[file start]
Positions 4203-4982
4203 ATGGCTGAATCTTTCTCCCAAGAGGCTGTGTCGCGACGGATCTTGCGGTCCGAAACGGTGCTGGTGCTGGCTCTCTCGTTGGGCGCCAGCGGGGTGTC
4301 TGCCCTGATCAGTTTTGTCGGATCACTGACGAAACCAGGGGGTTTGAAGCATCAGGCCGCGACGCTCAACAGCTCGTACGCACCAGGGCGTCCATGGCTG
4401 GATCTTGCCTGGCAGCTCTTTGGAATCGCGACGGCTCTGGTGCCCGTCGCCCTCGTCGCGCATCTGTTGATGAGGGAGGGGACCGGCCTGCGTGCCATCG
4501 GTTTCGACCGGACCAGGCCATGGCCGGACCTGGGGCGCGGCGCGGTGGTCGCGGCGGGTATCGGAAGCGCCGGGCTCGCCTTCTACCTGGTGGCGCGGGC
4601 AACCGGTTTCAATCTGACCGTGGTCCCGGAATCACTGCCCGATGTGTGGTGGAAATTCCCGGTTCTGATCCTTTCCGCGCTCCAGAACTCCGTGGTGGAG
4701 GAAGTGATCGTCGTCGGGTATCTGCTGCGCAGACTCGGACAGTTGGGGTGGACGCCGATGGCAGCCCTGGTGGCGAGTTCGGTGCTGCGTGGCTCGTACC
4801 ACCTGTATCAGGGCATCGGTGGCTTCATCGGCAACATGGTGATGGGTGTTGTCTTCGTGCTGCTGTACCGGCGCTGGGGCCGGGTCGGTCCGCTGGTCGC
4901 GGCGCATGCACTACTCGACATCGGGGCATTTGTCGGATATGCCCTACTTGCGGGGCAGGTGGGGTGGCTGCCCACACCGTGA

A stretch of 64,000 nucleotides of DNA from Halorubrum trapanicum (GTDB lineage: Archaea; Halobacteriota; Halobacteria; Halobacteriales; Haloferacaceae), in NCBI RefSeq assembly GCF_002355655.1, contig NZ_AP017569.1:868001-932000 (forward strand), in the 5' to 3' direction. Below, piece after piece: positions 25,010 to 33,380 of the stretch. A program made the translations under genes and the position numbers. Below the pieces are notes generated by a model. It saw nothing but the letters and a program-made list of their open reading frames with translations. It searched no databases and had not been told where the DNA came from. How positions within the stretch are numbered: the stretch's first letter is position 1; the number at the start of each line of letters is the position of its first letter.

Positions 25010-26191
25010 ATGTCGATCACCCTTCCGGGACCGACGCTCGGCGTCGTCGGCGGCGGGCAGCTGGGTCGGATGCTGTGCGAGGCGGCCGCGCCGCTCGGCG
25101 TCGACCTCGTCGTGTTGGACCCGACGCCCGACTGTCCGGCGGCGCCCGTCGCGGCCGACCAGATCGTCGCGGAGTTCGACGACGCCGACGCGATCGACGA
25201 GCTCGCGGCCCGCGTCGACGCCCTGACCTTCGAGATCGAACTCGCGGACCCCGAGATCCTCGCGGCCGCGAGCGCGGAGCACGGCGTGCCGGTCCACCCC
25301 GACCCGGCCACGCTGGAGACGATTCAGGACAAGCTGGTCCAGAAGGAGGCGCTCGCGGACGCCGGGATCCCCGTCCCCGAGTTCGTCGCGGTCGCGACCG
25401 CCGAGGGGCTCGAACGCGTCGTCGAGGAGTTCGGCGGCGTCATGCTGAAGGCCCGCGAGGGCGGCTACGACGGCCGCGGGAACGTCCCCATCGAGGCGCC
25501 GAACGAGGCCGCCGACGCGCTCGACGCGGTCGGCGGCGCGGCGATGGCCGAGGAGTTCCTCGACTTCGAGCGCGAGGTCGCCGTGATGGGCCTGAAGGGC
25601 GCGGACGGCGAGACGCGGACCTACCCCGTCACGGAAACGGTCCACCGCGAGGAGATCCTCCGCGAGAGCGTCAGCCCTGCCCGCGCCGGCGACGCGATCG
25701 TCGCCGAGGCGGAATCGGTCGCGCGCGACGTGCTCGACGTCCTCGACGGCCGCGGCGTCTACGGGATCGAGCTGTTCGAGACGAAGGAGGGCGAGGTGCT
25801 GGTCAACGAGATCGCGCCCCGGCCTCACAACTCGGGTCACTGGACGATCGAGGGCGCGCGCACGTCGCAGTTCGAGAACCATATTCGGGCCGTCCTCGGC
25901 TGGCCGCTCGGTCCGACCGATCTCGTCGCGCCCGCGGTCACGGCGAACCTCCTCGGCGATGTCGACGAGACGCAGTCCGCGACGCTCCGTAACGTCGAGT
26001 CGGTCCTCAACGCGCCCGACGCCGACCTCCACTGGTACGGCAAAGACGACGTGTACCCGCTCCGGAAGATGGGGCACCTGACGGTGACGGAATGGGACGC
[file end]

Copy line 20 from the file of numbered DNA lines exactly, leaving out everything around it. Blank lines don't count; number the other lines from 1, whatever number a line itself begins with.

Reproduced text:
25801 GGTCAACGAGATCGCGCCCCGGCCTCACAACTCGGGTCACTGGACGATCGAGGGCGCGCGCACGTCGCAGTTCGAGAACCATATTCGGGCCGTCCTCGGC